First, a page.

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Best (Cheapest?) Way to Make a Will?
Old 02-11-2012, 05:21 AM   #1
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Best (Cheapest?) Way to Make a Will?

I need to make a will--have put it off too long. It will be quite simple, leaving my assets to two family members and a charity. I really don't want to spend $$ drawing it up. What's the best way to make a legal will (with power of attorney and health care directive, etc.) in a cost effective manner? I live in MN. Thanks.
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Old 02-11-2012, 06:31 AM   #2
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When drafting legal documents best and cheapest are not always found together. You can use some online services, such as Legal Zoom or Nolo, and you can use a SW program, such as Quicken Willmaker. One thing you can do is check the cost of those options, then do a search for Attorneys that prepare wills in your county, contact them and look for one with experience in preparing wills and charges a competitive price. I would expect to pay a couple of hundres dollars and would choose a local Attorney.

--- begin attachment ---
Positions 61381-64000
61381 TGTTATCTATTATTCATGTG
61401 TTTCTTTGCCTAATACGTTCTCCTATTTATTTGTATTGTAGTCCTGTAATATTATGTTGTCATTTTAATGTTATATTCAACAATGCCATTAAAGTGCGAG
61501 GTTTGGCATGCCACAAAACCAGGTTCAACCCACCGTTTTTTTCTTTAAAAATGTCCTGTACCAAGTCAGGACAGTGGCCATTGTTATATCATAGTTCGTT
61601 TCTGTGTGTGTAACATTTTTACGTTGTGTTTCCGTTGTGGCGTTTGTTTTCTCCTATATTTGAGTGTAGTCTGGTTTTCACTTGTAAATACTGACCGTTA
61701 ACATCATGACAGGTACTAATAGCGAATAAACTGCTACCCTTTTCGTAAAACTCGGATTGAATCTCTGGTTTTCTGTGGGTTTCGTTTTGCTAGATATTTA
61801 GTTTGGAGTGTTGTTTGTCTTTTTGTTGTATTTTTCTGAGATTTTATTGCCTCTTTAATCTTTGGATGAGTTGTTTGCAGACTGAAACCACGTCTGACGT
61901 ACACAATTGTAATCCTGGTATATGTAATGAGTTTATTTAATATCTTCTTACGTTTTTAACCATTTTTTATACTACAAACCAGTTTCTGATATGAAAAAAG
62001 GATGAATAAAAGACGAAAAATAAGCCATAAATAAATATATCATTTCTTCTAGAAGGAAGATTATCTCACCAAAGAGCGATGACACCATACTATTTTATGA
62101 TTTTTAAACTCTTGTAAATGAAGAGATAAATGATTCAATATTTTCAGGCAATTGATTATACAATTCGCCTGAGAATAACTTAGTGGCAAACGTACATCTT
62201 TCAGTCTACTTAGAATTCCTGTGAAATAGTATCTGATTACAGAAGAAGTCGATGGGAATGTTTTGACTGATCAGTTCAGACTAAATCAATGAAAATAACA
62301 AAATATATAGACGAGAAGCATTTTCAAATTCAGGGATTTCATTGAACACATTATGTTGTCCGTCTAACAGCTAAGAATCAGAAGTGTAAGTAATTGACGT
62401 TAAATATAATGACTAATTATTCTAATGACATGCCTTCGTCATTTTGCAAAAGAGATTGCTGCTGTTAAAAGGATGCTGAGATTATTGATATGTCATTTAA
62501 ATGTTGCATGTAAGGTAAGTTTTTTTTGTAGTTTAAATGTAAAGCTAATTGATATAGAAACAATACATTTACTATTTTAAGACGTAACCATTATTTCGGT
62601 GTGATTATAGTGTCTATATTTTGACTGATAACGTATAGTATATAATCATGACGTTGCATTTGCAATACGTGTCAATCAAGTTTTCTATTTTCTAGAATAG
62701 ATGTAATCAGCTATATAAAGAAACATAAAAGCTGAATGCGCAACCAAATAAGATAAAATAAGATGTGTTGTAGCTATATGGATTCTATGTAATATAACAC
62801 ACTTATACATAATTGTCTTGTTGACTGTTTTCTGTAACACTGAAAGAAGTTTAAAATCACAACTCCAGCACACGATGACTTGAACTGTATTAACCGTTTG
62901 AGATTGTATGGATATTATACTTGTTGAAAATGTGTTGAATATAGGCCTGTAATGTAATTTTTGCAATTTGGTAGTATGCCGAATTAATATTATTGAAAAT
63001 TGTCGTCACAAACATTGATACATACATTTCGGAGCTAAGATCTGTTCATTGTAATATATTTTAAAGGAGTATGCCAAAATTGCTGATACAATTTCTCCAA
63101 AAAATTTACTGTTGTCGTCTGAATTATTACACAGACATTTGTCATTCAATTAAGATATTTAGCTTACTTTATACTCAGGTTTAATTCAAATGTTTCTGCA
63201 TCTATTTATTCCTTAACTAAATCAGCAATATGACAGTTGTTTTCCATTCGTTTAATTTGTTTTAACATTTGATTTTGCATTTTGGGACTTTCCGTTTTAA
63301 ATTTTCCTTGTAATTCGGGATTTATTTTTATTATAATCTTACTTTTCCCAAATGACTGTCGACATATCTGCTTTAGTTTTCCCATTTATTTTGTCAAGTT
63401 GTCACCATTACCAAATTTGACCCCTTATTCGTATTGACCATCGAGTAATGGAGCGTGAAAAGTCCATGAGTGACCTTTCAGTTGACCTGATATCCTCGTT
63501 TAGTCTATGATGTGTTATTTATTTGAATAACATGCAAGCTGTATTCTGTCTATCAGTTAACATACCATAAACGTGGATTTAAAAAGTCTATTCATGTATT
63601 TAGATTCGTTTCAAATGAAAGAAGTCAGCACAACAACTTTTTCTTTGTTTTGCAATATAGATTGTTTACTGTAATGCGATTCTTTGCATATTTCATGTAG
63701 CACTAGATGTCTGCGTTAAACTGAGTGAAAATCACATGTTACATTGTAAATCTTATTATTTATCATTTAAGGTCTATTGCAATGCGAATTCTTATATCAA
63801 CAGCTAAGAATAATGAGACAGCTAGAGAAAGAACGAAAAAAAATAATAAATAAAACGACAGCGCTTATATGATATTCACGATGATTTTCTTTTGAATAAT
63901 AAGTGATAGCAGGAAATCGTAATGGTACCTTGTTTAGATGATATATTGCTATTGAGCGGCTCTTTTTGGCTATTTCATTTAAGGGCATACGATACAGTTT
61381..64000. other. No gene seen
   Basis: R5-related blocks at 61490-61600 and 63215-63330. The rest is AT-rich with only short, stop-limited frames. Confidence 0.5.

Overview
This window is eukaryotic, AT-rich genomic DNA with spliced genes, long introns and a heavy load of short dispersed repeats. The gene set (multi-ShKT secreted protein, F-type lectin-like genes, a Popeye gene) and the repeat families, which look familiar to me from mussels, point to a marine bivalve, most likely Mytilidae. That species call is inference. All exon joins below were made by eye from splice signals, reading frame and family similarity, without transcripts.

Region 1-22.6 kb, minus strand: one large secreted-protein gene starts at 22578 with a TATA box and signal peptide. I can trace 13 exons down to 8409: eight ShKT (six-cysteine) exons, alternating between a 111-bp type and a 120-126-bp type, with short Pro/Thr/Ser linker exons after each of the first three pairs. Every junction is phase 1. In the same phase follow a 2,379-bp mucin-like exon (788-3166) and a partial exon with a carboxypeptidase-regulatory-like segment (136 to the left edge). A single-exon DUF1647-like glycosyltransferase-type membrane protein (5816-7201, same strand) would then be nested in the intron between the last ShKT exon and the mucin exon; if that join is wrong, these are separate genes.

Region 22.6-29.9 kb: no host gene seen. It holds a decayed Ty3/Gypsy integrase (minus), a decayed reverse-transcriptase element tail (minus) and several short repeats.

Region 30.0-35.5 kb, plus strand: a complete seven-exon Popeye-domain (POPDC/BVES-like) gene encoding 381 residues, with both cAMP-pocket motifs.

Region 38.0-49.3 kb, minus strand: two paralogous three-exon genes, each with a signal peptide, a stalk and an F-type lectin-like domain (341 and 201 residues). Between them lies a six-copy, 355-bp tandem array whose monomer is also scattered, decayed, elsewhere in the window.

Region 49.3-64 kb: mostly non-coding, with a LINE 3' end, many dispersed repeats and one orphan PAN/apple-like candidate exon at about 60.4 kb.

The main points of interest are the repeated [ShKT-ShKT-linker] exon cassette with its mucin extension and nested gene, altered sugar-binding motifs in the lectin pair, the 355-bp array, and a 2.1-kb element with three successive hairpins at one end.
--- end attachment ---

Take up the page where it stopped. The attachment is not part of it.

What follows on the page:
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Old 02-11-2012, 06:57 AM   #3
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I'm in MichaeB's camp on this one. Having a will done is one of those things that (hopefully) one only has done once, not a recurring expense, so pay the pro to make sure it's done right.

Seemingly small errors in punctuation or phrasing can change the entire meaning from what one intended.
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Old 02-11-2012, 07:13 AM   #4
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I got a nolo book with cd at the library and loaded it on my computer. It was very thorough and well thought out. I started to do it myself, but like the other people here, I decided to go with a lawyer, for the price and expertise it was reasonable to make sure it was done properly.